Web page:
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In performance: The Philadelphia Orchestra

Edited to add: In today's Washington Post:
Philadelphians take a stroll through Russia, by Robert Battey

The still-fabulous Philadelphians made their first appearance at the Music Center at Strathmore last Wednesday night in a conservative, all-Russian program. The Philadelphia Orchestra is trying to move forward after years of uncertainty; on top of financial woes common to everyone else, it is still looking for a music director since the unplanned-for early departure of Christoph Eschenbach a few years ago. And its CEO and board chairman have been in their jobs less than a year, before which both positions went unfilled for some time.
(read more after the jump)

But the musical product is still dazzling. Charles Dutoit, the orchestra's "chief conductor," is handling his caretaker role with grace and dignity and, more importantly, is maintaining the orchestra's vaunted precision and virtuosity. The lush, string-centric sound that Stokowski and Ormandy cultivated in Philadelphia for decades has been replaced by a leaner, more protean sonority. This is industry-wide -- with the much greater diversity in personnel than they had a couple of generations ago, the top American orchestras are now more musically agile, but also sound more alike.

As a senior statesman of the podium (but who was passed over for the orchestra's music directorship) Dutoit has nothing left to prove, and doesn't try to stretch or challenge the orchestra or its audiences, either in this or in previous DC appearances. Glinka's "Ruslan and Ludmilla Overture," a hackneyed staple of youth orchestras everywhere, is not what a world-class ensemble should be taking on tour, no matter how good they make it sound.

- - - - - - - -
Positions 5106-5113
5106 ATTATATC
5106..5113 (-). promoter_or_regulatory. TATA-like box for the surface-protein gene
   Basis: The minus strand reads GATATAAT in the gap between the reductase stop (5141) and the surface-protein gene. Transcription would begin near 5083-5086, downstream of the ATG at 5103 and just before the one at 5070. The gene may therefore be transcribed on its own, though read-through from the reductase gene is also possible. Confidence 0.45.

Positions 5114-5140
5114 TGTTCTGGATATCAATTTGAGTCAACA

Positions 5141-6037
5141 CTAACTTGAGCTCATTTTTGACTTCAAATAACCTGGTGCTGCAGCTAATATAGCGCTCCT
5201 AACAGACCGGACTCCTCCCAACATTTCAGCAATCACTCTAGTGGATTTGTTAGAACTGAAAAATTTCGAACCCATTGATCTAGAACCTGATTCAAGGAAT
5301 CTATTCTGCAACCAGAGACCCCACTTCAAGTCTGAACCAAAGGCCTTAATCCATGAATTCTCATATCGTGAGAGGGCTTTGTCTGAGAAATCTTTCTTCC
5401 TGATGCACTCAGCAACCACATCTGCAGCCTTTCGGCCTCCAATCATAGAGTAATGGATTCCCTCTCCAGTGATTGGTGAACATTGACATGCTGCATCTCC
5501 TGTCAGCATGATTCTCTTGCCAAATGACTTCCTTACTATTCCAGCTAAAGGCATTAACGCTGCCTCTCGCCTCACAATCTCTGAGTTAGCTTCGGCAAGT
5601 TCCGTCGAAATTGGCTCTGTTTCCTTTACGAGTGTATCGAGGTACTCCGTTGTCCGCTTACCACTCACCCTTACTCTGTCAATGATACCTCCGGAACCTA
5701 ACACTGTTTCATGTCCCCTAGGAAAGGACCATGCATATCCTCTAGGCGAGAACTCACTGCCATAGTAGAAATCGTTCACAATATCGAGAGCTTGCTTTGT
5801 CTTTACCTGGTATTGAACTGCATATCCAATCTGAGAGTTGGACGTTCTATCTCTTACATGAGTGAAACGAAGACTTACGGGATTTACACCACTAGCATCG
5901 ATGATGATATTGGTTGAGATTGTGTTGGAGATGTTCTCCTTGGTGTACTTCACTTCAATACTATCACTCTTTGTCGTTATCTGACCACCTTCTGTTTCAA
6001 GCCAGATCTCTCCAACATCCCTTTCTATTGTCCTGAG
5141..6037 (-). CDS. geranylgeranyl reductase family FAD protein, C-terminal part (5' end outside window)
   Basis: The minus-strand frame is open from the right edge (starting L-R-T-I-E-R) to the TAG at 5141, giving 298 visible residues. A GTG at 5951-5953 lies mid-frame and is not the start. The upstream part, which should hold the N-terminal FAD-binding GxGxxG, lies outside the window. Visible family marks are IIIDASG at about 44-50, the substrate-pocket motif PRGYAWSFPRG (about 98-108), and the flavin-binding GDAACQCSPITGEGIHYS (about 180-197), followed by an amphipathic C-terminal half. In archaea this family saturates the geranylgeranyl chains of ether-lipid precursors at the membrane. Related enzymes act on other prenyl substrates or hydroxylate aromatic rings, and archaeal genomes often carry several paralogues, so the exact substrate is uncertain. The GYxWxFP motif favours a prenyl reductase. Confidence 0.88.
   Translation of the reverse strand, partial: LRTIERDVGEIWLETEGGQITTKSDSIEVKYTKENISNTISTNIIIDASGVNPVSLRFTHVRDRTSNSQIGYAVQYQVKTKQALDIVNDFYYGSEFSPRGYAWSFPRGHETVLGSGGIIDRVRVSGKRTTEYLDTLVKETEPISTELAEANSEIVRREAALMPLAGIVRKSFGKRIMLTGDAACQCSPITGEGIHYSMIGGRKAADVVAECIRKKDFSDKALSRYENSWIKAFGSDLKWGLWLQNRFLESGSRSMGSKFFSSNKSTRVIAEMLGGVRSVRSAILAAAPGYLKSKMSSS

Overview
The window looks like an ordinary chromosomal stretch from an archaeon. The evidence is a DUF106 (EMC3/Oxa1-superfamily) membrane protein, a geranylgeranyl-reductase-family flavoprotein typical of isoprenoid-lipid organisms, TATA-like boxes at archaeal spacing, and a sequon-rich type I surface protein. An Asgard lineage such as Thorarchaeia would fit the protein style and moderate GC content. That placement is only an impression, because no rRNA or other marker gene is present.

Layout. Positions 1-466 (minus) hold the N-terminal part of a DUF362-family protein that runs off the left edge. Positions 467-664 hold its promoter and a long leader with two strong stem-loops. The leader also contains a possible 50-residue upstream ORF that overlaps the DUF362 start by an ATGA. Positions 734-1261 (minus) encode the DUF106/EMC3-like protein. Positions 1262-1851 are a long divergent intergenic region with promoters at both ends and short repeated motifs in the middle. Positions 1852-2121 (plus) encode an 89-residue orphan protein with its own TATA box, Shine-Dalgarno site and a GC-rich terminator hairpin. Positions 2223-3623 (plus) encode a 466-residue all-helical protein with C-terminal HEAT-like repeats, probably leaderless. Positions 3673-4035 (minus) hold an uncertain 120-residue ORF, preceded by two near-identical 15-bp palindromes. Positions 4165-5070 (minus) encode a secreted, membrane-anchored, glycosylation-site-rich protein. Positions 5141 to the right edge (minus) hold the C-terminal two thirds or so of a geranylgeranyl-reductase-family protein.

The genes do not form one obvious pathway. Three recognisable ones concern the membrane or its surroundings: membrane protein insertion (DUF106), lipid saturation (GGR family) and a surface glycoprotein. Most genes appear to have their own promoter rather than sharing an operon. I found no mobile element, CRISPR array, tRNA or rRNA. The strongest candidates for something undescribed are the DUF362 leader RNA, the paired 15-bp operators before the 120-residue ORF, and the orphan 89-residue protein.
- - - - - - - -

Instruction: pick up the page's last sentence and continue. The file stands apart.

The rest of the program, though, was worth the price of admission. Pianist Nikolaï Lugansky delivered an astonishing Rachmaninoff Concerto No. 3. He neither fought against nor tried to tame this fearsome beast; rather he rode it, showed it off, and let it roar. There was never any banging; his fingers were steel mallets or gossamer butterflies, as needed, and he clearly knew, phrase-by-phrase, whether he was playing solo or chamber music. Although Lugansky arrived too soon at the climax of the big first-movement cadenza and had nowhere to go for awhile, this was still a superb overall rendition of this warhorse. Some of these players had sat with players who sat with players who recorded the concerto with Rachmaninoff himself, and the warm broth they provided was positively ambrosial.

Stravinsky's "Petrushka" is right in the orchestra's sweet spot as well, depending so much, as it does, on high-wire solo playing. Each of the principals delivered gleaming perfection, while the simultaneous meters in the first and third tableaux were as child's-play to the ensemble. Dutoit presided with relaxed mastery, and the colors leapt out. The raucous applause at the end, as each soloist stood, was like the intros at a Caps game.

--Robert Battey

By Anne Midgette  |  May 27, 2010; 3:00 PM ET
Categories:  local reviews  
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I too, attended the Strathmore appearance of the Philadelphia Orchestra but came away with a less glorious impression of the performance. WPAS President, Neale Perle, introduced the evening by stating that the Philadelphia was arguably one of the great orchestras. Wednesday's performance was itself fodder for the argument. I felt as if I was listening to different orchestras before and after the intermission. While I agree that Nicoli Luganski provided a marvelously balanced performance, I found the tonal quality of the brass throughout the first half of the performance to be harsh and somewhat discomforting. I was surprised when the same orchestra provided a warm and unified tone for the performance of Petrushka. Over all I was pleased with the evening.

Posted by: linkenn | May 31, 2010 11:26 AM | Report abuse

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